Coronavirus 2020 Q&A

Learn how to protect your friends, your family, and yourself from the coronavirus.

By Mark D. Harris

The coronavirus is big news throughout the world, with over 90,000 cases and 3,000 deaths so far. It does not show many signs of abating. I have corresponded with journalists writing articles on this topic for the Huffington Post, Rolling Stone magazine, and other venues. But since I am most concerned for (and praying for, even last night), our readers and subscribers at the MD Harris Institute, I want to share important coronavirus information with you.

Continue reading “Coronavirus 2020 Q&A”

Ballad of the Corona Virus

A medical musical tale of love and survival between an American man and a Chinese woman in the world of the new corona virus.

The Ballad of the Corona Virus (tune “Open Arms”, Journey)

Verse 1
Lying beside you, here in the dark
Feeling your fever so high
Weakly you touch me, pain so severe
Why did I stay for the night?
I thought it was true love, I wanted some fun
But now, I just want to run

Chorus
Cause it’s Corona virus, twelve thousand cases
It has got you, will it get to me too?
Oh why, did I, visit China?
Can I catch a plane, or a boat or a train, outta here?

Verse 2
In California, hospital bed
Aching and coughing up blood
In isolation – gloves, gowns, and masks
Chills come on me like a flood
Nurses and doctors, don’t know what to do
There’s no vaccination for me.

Chorus
Cause it’s Corona virus, often fatal
Waiting for doctors, insurance won’t cover
But soon my lady will arrive from Wuhan
I’m fading away, but we’ll beat you someday, Corona

 

How to Do No Harm

How leaders can minimize harm in health care, in other industries, and in all areas of life.

By Mark D. Harris

“How can we change this process to prevent this error from happening again?” the senior ward nurse asked the group. It is a common question, one that I have heard thousands of times from experienced and dedicated health care professionals of all stripes.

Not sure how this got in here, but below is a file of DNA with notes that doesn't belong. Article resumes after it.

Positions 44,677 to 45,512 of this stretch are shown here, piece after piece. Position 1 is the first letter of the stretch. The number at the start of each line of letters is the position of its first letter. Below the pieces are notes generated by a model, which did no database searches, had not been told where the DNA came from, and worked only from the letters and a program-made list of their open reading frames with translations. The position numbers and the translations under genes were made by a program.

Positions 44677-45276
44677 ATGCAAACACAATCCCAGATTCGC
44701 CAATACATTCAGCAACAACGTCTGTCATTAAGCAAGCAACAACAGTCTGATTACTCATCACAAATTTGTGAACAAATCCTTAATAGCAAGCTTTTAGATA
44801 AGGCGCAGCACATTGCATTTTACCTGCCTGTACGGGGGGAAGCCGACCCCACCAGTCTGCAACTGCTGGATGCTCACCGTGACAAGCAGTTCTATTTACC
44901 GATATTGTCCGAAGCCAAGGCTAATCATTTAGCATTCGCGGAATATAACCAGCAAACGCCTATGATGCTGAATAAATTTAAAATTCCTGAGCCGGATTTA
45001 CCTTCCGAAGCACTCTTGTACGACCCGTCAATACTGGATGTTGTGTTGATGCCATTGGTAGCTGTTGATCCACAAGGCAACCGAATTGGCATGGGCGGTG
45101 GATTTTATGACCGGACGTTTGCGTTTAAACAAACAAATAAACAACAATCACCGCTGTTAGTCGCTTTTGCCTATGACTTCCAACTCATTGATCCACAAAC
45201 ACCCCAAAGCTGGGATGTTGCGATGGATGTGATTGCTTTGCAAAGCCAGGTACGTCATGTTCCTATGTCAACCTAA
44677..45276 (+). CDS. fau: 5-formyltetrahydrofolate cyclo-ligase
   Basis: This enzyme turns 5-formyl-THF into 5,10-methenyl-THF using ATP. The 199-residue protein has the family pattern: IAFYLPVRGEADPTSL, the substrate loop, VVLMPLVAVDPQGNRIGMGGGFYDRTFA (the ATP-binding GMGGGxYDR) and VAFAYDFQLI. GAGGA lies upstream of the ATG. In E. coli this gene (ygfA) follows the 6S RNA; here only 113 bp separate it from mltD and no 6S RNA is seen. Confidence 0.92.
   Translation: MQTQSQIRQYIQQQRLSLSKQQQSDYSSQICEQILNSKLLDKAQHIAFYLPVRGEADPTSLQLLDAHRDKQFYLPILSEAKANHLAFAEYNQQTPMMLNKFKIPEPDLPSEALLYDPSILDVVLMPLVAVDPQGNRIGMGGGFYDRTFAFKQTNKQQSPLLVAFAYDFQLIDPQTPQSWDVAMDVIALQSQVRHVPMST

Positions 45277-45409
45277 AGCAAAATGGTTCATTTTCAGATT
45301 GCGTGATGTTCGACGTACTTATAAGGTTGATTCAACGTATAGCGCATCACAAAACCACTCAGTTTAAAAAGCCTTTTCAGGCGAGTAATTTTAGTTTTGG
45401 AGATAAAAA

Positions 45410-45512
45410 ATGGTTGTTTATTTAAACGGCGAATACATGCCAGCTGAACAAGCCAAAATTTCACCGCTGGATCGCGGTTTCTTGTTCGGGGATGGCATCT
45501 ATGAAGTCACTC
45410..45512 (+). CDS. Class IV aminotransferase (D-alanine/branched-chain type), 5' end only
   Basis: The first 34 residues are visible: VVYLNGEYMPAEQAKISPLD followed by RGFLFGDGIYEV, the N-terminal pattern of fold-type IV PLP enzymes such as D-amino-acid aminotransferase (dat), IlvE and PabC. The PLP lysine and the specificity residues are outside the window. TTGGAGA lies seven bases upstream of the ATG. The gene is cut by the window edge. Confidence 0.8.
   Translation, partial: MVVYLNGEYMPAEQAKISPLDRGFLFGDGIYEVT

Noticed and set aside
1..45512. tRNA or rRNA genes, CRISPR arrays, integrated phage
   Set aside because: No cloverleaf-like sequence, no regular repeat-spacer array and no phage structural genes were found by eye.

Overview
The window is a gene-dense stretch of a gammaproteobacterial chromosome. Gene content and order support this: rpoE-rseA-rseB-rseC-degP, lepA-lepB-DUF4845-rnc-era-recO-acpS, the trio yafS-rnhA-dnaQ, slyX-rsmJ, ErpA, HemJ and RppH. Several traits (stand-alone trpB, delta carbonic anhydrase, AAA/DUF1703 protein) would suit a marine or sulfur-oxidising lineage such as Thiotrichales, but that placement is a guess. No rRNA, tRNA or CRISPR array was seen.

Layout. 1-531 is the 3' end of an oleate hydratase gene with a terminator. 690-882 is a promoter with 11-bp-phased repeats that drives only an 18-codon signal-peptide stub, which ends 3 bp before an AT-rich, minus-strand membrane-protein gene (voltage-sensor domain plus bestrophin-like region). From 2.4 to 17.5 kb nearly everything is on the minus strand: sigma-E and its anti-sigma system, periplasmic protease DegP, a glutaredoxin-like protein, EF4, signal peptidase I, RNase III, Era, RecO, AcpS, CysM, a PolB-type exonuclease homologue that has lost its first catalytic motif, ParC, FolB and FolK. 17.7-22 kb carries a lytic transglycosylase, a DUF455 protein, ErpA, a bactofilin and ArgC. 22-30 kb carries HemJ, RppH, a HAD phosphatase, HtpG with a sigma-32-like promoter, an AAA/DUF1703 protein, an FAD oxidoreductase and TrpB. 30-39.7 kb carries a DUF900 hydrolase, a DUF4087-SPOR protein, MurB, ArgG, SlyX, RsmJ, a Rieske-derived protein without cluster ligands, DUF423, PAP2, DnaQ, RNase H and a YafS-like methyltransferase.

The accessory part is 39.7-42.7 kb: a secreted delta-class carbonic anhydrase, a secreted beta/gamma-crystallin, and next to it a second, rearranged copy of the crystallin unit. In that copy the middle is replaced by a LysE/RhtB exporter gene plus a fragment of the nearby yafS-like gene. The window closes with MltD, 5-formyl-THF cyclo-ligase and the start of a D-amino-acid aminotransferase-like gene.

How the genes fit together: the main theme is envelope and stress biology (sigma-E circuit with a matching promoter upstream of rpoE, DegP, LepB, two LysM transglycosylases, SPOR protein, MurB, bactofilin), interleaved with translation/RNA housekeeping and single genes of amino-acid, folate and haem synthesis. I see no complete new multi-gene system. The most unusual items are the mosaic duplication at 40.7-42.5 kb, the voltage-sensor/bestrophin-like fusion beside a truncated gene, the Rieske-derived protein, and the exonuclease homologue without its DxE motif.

I have worked in health care for many years, serving in positions from volunteer to emergency medical technician to senior attending physician to chief of staff at a hospital to chief medical officer of a large network. In every position, “do no harm” is a fundamental theme. This famous statement from the writings of Hippocrates encapsulates quality improvement, patient safety, access to care, and many other goals in modern medicine.

“Do no harm” can be thought of as eliminating risks that could lead to a bad outcome, such as injury or death. Occupational and Environmental Medicine physicians learn that there are four ways to decrease risk in the workplace and in the environment:

Continue reading “How to Do No Harm”

Battlefield Acupuncture

Basic patient information on Battlefield Acupuncture, a medical modality that promises to help patients with pain, mental health issues, and other problems.   

By Mark D. Harris

Where did it come from?

Acupuncture is a type of Traditional Chinese Medicine (TCM) that has been practiced for centuries. Battlefield acupuncture (BFA) is a variation of auricular acupuncture which was developed in the US Air Force by Dr. Richard Niemtzow. BFA includes dry needling and trigger point acupuncture which are used on other parts of the body outside the ear. Thousands of medical professionals have been trained in BFA.

What is it used for?[1]

  1. Musculoskeletal pain (muscles, bones, and joints)
  2. Migraine headaches
  3. Low back pain
  4. Sore throat
  5. Gallbladder pain
  6. Various other pain sites
Continue reading “Battlefield Acupuncture”

Kratom

The popular Southeast Asian botanical Kratom may be part of the solution to America’s opioid and mental health epidemics, or it may be part of the problem.

By Mark D. Harris

Joe (not his real name) was a veteran and heroin addict in his mid-30s. He presented to the emergency room with a deadly blood infection. So weak that he could barely walk, Joe ended up in the intensive care unit in a major hospital. Heroin followed him there, with drug dealers delivering to him in his room. Slowly he improved. He is off heroin. Today, Joe is in rehabilitation, gaining strength and trying to put his life back together.

Continue reading “Kratom”